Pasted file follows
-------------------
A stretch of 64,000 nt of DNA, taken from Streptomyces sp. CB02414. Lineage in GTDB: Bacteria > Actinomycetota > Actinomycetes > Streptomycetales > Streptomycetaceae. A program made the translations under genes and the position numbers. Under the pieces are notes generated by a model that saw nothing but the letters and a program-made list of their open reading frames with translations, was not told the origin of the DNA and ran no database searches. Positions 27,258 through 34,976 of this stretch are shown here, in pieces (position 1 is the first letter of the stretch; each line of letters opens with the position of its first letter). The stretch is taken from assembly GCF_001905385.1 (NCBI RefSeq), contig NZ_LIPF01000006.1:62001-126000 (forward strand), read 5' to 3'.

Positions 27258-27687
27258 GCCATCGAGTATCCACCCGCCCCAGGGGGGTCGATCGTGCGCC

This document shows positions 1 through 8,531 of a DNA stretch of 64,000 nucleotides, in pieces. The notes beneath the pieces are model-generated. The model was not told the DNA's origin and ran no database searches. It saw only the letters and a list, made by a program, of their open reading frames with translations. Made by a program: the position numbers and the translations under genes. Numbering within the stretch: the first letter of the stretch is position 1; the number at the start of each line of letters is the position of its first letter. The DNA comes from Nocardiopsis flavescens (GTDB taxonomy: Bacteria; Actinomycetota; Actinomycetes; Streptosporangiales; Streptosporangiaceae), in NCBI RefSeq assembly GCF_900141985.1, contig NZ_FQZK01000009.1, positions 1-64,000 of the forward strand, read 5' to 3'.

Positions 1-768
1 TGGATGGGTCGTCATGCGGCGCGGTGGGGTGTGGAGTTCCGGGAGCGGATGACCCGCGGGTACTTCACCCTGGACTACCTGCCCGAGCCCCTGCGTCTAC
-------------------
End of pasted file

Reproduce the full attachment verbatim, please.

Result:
A stretch of 64,000 nt of DNA, taken from Streptomyces sp. CB02414. Lineage in GTDB: Bacteria > Actinomycetota > Actinomycetes > Streptomycetales > Streptomycetaceae. A program made the translations under genes and the position numbers. Under the pieces are notes generated by a model that saw nothing but the letters and a program-made list of their open reading frames with translations, was not told the origin of the DNA and ran no database searches. Positions 27,258 through 34,976 of this stretch are shown here, in pieces (position 1 is the first letter of the stretch; each line of letters opens with the position of its first letter). The stretch is taken from assembly GCF_001905385.1 (NCBI RefSeq), contig NZ_LIPF01000006.1:62001-126000 (forward strand), read 5' to 3'.

Positions 27258-27687
27258 GCCATCGAGTATCCACCCGCCCCAGGGGGGTCGATCGTGCGCC

This document shows positions 1 through 8,531 of a DNA stretch of 64,000 nucleotides, in pieces. The notes beneath the pieces are model-generated. The model was not told the DNA's origin and ran no database searches. It saw only the letters and a list, made by a program, of their open reading frames with translations. Made by a program: the position numbers and the translations under genes. Numbering within the stretch: the first letter of the stretch is position 1; the number at the start of each line of letters is the position of its first letter. The DNA comes from Nocardiopsis flavescens (GTDB taxonomy: Bacteria; Actinomycetota; Actinomycetes; Streptosporangiales; Streptosporangiaceae), in NCBI RefSeq assembly GCF_900141985.1, contig NZ_FQZK01000009.1, positions 1-64,000 of the forward strand, read 5' to 3'.

Positions 1-768
1 TGGATGGGTCGTCATGCGGCGCGGTGGGGTGTGGAGTTCCGGGAGCGGATGACCCGCGGGTACTTCACCCTGGACTACCTGCCCGAGCCCCTGCGTCTAC